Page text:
The rest of the song is good, though the keyboards give it a little 80s cheese. The overall message of the song is positive, though, as it’s about a kid who shoots himself with his father’s gun, crippling himself, but refusing to let it keep him down.

This was a great song to see live, as it really hammered the theatrics of the band’s stage show. While Tate sings about the “backstreet hoop star”, he literally picked up a basketball and would shoot it into a hoop on stage. The best bit, though, was in the bridge, when he would hop on a large treadmill built into the stage and walk to the beat.

In 1990, I loved this song. Today, I’ll listen to about half of it, then skip ahead. Those keyboards are just so 80s.

2. The Thin Line

Another brief song intro, really just a moment of the band talking before recording. As a 12-year-old, I was never really sure what this song was about. My mother liked to try to parse songs, especially from bands like Queensrÿche, who tended to tell stories with their songs. I remember discussing the meaning of “Best I Can” with her back then, as well as some of Pearl Jam’s songs a few years later. This one, though? We never really talked about it. The song starts with the lyrics:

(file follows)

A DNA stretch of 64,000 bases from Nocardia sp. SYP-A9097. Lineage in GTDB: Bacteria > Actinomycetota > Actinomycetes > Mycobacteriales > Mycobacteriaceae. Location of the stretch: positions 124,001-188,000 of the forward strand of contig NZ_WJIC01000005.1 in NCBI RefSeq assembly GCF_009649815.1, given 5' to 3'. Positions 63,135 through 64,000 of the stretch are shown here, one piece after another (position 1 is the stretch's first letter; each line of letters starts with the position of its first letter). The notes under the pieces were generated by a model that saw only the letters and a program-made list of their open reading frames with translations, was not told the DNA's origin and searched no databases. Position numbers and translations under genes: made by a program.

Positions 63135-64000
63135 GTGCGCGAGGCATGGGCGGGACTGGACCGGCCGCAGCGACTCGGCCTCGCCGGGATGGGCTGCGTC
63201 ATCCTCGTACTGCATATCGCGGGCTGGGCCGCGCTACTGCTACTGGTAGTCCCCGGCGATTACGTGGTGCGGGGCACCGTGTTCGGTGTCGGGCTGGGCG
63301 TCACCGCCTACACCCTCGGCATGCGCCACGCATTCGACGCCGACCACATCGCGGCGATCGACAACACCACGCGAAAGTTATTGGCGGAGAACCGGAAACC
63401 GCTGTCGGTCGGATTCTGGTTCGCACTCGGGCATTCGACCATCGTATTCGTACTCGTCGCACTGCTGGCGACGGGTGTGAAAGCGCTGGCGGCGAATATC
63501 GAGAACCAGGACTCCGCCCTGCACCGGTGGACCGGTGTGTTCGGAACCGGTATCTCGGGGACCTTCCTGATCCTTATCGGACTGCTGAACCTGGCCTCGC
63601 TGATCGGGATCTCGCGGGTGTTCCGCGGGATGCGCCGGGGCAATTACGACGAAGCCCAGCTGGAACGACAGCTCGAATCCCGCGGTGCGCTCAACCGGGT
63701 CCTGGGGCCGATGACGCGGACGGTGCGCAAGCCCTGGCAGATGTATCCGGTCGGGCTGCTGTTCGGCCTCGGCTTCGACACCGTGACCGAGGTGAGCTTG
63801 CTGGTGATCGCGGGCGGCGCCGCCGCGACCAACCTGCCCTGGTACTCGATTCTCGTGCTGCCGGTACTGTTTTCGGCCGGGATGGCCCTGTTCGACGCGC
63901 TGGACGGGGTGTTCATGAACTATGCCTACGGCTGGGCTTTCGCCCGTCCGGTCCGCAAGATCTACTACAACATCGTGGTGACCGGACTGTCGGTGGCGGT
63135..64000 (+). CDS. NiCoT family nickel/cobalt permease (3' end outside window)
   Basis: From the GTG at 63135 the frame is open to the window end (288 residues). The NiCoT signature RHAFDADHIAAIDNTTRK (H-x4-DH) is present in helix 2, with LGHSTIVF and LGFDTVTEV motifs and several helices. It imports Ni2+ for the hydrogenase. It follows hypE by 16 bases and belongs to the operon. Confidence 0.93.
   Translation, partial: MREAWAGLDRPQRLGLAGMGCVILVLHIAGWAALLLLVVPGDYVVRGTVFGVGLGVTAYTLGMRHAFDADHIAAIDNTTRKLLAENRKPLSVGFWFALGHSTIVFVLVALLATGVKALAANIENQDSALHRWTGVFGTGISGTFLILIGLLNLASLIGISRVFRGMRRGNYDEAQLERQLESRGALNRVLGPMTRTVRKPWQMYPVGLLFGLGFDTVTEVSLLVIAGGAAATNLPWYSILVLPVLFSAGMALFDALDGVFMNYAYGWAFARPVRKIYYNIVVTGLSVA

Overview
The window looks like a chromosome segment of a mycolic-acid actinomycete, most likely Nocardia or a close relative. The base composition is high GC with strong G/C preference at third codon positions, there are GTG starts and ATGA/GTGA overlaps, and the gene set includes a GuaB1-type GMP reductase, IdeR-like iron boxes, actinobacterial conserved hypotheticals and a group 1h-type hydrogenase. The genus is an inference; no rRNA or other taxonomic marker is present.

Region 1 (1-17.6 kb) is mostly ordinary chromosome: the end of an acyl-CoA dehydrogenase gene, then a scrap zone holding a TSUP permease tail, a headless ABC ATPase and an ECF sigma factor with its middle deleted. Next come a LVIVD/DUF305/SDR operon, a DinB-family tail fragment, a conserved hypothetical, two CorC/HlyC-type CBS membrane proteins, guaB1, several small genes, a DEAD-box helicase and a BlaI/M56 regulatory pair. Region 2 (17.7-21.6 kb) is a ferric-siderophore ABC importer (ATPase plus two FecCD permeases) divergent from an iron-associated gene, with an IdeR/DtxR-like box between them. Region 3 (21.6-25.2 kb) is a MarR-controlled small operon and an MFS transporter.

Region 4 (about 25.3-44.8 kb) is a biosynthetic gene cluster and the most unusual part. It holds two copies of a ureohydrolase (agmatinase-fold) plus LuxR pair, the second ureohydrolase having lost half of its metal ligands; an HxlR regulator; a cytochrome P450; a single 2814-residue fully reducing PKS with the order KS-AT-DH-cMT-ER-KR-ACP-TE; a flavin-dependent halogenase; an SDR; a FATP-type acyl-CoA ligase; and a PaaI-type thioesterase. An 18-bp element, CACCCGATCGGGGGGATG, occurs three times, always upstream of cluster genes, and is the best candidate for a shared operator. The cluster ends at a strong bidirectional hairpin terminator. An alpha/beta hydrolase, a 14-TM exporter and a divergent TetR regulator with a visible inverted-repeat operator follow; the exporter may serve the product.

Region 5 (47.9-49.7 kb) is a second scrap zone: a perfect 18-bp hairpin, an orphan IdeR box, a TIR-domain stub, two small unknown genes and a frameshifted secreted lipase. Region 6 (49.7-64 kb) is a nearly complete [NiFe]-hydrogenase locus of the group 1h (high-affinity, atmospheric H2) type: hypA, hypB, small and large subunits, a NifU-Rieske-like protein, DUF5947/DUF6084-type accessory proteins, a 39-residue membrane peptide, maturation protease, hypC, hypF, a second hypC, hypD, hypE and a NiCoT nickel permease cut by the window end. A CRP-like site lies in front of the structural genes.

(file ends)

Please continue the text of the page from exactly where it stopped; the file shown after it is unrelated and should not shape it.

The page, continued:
Another hungry look in her eyes again.
Pacing the floor,
The hunt begins.

This always made me think of “Hungry Like the Wolf”, and I figured it was about sex, or the build-up to it. It doesn’t have to be, though. I mean, it could just be about his pet cat at dinner time. Then these lines:

Skin-tight leather provides my pleasure,
Wake my fear, surge with the pressure.
Walk away, and leave forever, do I dare?

Okay, this is not about a pet. This is about sex. Honestly, over the years, that “Skin-tight leather” line has stuck with me (don’t know why). Reading the rest of the lyrics, he sings about fear, and “forbidden sin”, and other lines that harken to something a little more extreme than just sex, something more like BDSM, which would make this the second “Stuff We Listened To” post to feature a song about BDSM. The second out of two.

Are you happy now?
I walk the thin line for you.
Do just what you say to.